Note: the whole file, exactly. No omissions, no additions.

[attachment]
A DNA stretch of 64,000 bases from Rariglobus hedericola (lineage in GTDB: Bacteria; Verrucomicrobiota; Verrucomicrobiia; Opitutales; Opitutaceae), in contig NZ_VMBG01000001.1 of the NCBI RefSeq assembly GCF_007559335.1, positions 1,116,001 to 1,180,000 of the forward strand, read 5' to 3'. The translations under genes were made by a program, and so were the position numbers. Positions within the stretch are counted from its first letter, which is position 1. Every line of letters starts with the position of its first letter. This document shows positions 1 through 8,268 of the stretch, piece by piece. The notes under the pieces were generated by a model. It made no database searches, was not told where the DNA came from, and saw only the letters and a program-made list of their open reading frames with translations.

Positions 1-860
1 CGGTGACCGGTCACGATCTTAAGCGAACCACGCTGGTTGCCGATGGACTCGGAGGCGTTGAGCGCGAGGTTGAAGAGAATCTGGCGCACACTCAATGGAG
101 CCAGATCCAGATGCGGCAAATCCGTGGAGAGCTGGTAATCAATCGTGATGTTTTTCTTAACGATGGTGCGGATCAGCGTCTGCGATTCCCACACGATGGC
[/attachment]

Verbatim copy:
A DNA stretch of 64,000 bases from Rariglobus hedericola (lineage in GTDB: Bacteria; Verrucomicrobiota; Verrucomicrobiia; Opitutales; Opitutaceae), in contig NZ_VMBG01000001.1 of the NCBI RefSeq assembly GCF_007559335.1, positions 1,116,001 to 1,180,000 of the forward strand, read 5' to 3'. The translations under genes were made by a program, and so were the position numbers. Positions within the stretch are counted from its first letter, which is position 1. Every line of letters starts with the position of its first letter. This document shows positions 1 through 8,268 of the stretch, piece by piece. The notes under the pieces were generated by a model. It made no database searches, was not told where the DNA came from, and saw only the letters and a program-made list of their open reading frames with translations.

Positions 1-860
1 CGGTGACCGGTCACGATCTTAAGCGAACCACGCTGGTTGCCGATGGACTCGGAGGCGTTGAGCGCGAGGTTGAAGAGAATCTGGCGCACACTCAATGGAG
101 CCAGATCCAGATGCGGCAAATCCGTGGAGAGCTGGTAATCAATCGTGATGTTTTTCTTAACGATGGTGCGGATCAGCGTCTGCGATTCCCACACGATGGC